"The present government... is afflicted by a great scourge and has been infiltrated by corrupt elements," Hodjatoleslam Ali Saidi was quoted by Mehr news agency as saying.
He appeared to be referring to President Mahmoud Ahmedinejad's chief of staff and closest aide Esfandiar Rahim Mashaie, who for the past month has been subject to personal criticism from religious conservatives.
Mashaie has been accused of "bewitching" the president with magic spells, of having too much influence over him and of leading a "current of deviation" aimed at destroying the Islamic regime.
Saidi accused Ahmadinejad of circumventing the will of the supreme leader, who in July 2009 rejected Mashaie's nomination as first vice president, by giving him "greater power in reality" as chief of staff.
He also criticised anew the president's boycott of his official duties in late April in protest at Ayatollah Khamenei's veto of Ahmedinejad's sacking of Intelligence Minister Heydar Moslehi.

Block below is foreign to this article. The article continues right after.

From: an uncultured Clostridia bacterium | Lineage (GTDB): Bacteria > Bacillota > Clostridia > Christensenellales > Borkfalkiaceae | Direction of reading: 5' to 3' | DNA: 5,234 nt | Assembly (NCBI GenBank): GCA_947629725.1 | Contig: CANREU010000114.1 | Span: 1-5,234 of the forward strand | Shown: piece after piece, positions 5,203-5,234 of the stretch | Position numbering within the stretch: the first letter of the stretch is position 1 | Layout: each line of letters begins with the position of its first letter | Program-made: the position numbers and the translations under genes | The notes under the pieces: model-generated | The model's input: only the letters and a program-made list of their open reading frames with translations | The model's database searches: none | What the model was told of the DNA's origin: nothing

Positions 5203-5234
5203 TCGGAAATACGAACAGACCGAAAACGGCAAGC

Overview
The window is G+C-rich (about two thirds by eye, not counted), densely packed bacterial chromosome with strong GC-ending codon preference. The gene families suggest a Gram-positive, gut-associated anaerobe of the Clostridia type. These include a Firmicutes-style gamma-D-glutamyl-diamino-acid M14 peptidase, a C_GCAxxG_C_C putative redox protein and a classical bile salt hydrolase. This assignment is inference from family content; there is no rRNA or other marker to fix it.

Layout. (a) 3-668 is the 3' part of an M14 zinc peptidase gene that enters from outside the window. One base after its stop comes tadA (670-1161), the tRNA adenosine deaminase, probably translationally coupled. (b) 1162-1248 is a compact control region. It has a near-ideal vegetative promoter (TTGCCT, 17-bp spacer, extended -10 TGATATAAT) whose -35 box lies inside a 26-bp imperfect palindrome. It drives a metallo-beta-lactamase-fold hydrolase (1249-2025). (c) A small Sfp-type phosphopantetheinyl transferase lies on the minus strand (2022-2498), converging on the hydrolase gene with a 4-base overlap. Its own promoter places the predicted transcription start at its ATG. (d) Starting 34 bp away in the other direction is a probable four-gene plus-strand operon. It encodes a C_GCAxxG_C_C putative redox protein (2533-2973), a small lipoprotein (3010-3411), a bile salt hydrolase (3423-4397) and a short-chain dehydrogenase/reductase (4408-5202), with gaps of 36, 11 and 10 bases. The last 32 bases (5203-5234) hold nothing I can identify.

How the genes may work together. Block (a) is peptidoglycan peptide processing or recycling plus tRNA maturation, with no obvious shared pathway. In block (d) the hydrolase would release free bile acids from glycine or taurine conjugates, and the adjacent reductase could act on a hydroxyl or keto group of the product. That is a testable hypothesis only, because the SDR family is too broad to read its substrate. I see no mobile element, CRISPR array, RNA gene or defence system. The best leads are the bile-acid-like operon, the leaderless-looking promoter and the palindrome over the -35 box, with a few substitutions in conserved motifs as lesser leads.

"The people and the clerics expect Ahmadinejad to show his loyalty to the supreme leader, to accept body and soul his will, and not to sulk and stay at home," Saidi said in reference to the president's 10-day withdrawal from public life in protest at the Ayatollah's decision to retain Moslehi.
"I hope that Ahmadinejad will return to the right path," Saidi added.
He also asked the president and his government do not intervene in next March's parliamentary elections, in which the president's camp has not hidden its intention to put forward its own candidates to run against the present conservative majority.
"The officials charged with supervising the elections must ensure... that the government does not intervene in the electoral process," Saidi said.
He also reprised his accusations that elements within the president's entourage are engaged in occult practices, a charge levelled by religious ultra-conservatives since the start of the crisis between the president and the Supreme Leader.
"Certain individuals" within government have used "satanic methods" such as "bewitchment and sorcery, which are 'haram,'" or forbidden in Islam, he said.